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April 28 - June 17, 2018
The Commonwealth War Graves Commission commemorates the 1.7 million war dead, including over 100,000 Canadians, whose names are etched in stone across some 2,500 cemeteries, 21,000 other burial grounds, and 200 memorials to the missing in 153 countries throughout the world. British artist Daniel Alexander’s reexamination of this epic monument, When War Is Over, considers the legacies of this act of commemoration at its centenary.
Alexander’s images take a range of stylistic approaches and distances: a time-lapse video of the construction of a memorial site; appropriated satellite views of the cemeteries; documentary photographs of the industrial processes of their construction; closely cropped images of individual gravestones and epitaphs; and photographic copies of letters and other documents that tell the story of one man’s death in action. As we move from a distant overview to the most intimate encounter, how does our changing perspective reorient our understanding of, or alter our feelings for, this act of commemoration? What gets lost and what is gained, as we get closer or further away? What is the correct distance—physical, temporal, emotional—for making sense of war?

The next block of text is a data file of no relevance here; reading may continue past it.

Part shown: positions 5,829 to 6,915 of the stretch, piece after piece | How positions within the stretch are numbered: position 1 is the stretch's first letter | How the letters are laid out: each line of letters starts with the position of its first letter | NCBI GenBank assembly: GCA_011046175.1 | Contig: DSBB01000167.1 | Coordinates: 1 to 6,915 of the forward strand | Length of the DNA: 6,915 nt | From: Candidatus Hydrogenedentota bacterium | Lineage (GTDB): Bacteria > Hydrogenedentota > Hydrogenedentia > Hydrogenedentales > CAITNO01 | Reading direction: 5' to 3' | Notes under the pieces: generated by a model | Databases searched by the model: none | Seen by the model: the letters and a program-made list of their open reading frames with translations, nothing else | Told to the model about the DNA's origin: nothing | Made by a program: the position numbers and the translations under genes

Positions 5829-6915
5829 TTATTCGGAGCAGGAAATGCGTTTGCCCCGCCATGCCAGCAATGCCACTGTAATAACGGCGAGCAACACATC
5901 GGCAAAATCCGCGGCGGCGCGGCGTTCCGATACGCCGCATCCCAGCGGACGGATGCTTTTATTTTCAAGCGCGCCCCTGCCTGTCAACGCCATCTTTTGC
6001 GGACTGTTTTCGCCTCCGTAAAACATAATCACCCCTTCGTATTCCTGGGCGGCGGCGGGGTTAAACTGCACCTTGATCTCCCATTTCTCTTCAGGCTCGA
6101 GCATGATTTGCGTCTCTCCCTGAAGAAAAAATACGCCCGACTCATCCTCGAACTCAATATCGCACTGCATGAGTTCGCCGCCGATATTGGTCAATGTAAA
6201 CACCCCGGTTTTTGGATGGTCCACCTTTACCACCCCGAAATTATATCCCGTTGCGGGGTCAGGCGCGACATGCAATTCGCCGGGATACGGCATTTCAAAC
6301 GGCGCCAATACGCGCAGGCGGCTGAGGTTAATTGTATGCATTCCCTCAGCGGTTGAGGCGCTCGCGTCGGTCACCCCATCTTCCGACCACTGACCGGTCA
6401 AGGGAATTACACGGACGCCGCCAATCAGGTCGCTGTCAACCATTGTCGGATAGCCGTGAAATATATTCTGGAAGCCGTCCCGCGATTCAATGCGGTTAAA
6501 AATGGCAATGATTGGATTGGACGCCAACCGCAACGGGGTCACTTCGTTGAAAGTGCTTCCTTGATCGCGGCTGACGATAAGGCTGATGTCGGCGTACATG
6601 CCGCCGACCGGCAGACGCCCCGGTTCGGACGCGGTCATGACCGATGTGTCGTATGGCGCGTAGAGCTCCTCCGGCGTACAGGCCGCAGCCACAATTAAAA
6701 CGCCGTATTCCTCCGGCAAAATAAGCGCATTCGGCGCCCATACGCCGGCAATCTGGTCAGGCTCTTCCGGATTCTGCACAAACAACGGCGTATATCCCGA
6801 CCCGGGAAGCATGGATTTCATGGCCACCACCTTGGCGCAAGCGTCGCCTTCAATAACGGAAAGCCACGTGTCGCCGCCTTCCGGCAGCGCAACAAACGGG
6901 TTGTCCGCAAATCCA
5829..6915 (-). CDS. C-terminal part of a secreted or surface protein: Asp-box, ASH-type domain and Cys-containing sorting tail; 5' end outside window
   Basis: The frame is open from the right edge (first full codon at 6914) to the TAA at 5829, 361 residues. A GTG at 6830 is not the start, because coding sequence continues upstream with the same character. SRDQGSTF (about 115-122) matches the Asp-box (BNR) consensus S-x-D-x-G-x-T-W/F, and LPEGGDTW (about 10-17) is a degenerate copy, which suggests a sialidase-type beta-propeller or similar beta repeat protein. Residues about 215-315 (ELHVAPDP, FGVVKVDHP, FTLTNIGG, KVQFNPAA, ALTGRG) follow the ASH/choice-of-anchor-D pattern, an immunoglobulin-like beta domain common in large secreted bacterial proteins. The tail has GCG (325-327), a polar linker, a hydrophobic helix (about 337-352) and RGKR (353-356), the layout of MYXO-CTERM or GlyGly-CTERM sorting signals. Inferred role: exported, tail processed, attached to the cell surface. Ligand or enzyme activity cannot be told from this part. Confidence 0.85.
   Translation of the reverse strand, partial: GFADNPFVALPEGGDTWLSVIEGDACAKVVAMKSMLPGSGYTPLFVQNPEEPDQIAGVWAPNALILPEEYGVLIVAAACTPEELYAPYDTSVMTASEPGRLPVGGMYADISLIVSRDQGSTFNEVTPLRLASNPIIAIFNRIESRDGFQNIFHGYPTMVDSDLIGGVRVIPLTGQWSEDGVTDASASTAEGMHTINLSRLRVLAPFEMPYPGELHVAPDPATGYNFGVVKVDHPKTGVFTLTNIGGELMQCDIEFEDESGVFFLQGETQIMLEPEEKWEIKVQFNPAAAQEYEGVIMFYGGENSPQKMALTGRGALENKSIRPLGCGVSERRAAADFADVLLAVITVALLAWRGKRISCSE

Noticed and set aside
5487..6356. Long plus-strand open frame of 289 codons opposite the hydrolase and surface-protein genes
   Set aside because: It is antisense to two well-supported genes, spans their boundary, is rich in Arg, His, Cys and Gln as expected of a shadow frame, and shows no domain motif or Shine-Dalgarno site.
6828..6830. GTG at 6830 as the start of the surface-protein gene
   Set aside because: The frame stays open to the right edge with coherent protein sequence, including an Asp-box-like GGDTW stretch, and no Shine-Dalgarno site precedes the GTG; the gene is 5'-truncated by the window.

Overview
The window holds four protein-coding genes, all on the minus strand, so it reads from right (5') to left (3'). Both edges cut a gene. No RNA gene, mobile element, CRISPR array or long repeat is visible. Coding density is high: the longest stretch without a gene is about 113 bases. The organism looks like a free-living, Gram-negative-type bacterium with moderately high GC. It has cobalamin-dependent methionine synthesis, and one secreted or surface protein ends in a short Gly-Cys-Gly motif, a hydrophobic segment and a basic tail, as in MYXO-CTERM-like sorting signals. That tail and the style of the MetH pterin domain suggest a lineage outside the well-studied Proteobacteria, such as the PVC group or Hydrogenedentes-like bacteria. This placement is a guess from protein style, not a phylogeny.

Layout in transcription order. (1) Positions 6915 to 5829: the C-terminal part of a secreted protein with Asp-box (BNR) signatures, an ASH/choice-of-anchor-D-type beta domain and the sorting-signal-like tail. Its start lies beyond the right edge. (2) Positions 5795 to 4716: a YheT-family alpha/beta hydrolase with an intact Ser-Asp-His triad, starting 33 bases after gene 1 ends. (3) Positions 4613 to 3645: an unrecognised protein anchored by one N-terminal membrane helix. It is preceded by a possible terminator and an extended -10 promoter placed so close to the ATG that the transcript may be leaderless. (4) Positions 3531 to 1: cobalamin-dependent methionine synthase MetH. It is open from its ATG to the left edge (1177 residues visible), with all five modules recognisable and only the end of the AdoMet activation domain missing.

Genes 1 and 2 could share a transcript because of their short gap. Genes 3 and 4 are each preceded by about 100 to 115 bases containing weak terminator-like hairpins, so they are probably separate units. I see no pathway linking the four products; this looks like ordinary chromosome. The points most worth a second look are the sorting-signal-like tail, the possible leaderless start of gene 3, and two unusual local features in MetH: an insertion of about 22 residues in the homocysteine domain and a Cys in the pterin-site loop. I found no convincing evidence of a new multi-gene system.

When War Is Over is a Primary Exhibition of the Scotiabank Contact Photography Festival.
This project was conceived by Daniel Alexander and Andrew Haslam, who together undertook the research and sourced the documents included in this exhibition. They would like to thank Lois Haslam for permission to reproduce the J.H Brown documents.
Presented in partnership with